Serb-majority municipalities boycott vote to remove Albanian mayors

Residents of four Serb-majority municipalities boycotted a referendum on removing their ethnic Albanian mayors from office on Sunday, following last year’s mayoral elections.

The vote was an attempt to diffuse tensions between Kosovo and neighbouring Serbia as both countries seek to join the European Union. Yet, Kosovo’s main ethnic Serb party, Srpska Lista, or Serbian List, which has close ties with Belgrade, had called for a boycott of Sunday’s poll.

Only 253 out of 46,556 registered voters cast their ballots in all four municipalities. For the mayors to be ousted, a majority vote is needed. No ballots at all were cast in the Zvecan municipality.

Kosovo election officials unload the ballot boxes and polling station materials in North Mitrovica, Kosovo

“That is why we note that the citizens’ initiative to oust the mayors of the municipalities of Leposavic, Zubin Potok, Zvecan and North Mitrovica has failed,” Kreshnik Radoniqi, head of the Central Election Commission, said.

The result leaves the same tense status quo in northern Kosovo and its EU-facilitated negotiations to normalise ties with neighbouring Serbia. No developments are expected in the months ahead.

Kosovo President Vjosa Osmani accused Belgrade of exerting pressure on Serbs in Kosovo to boycott the referendum.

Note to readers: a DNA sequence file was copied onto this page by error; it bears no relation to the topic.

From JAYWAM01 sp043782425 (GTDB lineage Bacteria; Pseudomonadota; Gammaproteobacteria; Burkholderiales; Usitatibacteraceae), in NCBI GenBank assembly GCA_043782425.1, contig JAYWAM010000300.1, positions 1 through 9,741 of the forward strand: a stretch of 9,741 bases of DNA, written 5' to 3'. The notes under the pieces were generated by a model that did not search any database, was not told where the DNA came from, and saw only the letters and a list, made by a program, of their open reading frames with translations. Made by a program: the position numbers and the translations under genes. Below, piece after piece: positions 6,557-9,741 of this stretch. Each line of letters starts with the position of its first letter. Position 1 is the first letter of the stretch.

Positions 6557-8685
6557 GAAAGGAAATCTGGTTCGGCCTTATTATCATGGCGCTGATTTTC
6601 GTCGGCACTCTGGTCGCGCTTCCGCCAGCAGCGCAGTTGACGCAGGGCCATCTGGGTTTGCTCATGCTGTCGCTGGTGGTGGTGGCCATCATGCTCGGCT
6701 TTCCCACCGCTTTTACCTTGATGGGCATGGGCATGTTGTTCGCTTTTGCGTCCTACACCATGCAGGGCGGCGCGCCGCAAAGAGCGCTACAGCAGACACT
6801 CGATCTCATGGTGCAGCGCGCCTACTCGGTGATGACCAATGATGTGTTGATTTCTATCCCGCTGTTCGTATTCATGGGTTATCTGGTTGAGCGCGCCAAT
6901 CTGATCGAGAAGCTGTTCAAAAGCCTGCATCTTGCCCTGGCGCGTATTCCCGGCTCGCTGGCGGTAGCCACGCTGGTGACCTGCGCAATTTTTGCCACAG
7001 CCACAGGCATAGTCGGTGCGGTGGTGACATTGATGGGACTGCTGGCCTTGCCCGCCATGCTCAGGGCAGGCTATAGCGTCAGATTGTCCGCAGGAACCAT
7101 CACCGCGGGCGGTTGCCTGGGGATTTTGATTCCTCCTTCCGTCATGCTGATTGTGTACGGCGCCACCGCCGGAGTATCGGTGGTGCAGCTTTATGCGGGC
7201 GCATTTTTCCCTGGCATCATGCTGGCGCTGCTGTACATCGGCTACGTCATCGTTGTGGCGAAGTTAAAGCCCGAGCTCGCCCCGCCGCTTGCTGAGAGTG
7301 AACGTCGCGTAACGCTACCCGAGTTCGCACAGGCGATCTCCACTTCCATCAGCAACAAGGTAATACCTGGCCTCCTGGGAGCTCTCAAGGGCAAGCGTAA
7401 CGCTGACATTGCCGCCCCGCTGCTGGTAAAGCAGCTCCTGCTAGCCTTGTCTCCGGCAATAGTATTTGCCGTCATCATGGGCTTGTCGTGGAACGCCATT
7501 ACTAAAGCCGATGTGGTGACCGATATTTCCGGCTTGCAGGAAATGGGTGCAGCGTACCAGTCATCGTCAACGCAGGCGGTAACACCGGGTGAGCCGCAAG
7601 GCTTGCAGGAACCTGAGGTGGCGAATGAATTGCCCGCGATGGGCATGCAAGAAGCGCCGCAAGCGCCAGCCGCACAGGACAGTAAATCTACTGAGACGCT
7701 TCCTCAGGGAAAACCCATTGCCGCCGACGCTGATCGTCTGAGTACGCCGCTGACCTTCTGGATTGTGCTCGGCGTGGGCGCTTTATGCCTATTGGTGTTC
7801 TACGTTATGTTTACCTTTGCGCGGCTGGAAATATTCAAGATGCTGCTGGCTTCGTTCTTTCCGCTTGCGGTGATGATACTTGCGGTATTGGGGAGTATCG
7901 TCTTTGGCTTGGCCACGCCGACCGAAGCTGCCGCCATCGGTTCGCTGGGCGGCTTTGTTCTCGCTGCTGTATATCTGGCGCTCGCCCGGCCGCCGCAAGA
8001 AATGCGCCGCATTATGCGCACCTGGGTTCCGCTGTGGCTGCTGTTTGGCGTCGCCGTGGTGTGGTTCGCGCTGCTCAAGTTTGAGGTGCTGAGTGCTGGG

“Once again Serbia interfered illegally in the election process of another country. Once again (Serbian President Aleksandar) Vucic has not kept his word given to international partners (not to interfere),” Osmani said.

Srpska Lista acknowledged that it wanted “to replace these fake mayors in our municipalities, but we didn’t want to play games directed by the regime in Pristina.” The party accused Kurti’s government of exerting pressure on ethnic Serbs in the north with its police presence.

Kosovo was a former Serbian province until a 78-day NATO bombing campaign in 1999 ended a war between Serbian government forces and ethnic Albanian separatists in Kosovo. The campaign left about 13,000 dead, mainly ethnic Albanians, and pushed Serbian forces out. Serbia doesn’t recognize Kosovo’s 2008 independence.

The United States and the EU are struggling to resume the dialogue between Pristina and Belgrade. Talks between the two have stalled after a Kosovo police officer and three Serb gunmen were killed in a shootout after about 30 masked men opened fire on a police patrol near the Kosovo village of Banjska in September.

Brussels has warned both parties that refusal to compromise jeopardises Serbia and Kosovo’s chances of joining the bloc.

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